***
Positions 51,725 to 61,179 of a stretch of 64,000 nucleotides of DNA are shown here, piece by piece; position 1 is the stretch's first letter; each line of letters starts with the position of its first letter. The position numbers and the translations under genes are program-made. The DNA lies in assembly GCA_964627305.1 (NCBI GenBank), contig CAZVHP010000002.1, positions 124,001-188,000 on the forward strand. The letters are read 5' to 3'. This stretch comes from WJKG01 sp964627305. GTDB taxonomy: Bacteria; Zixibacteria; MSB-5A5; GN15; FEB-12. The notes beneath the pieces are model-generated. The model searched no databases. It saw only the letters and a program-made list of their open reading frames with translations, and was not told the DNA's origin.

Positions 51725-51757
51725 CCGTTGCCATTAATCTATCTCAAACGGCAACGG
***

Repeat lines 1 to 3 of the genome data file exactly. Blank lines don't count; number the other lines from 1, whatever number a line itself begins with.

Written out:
Positions 51,725 to 61,179 of a stretch of 64,000 nucleotides of DNA are shown here, piece by piece; position 1 is the stretch's first letter; each line of letters starts with the position of its first letter. The position numbers and the translations under genes are program-made. The DNA lies in assembly GCA_964627305.1 (NCBI GenBank), contig CAZVHP010000002.1, positions 124,001-188,000 on the forward strand. The letters are read 5' to 3'. This stretch comes from WJKG01 sp964627305. GTDB taxonomy: Bacteria; Zixibacteria; MSB-5A5; GN15; FEB-12. The notes beneath the pieces are model-generated. The model searched no databases. It saw only the letters and a program-made list of their open reading frames with translations, and was not told the DNA's origin.

Positions 51725-51757
51725 CCGTTGCCATTAATCTATCTCAAACGGCAACGG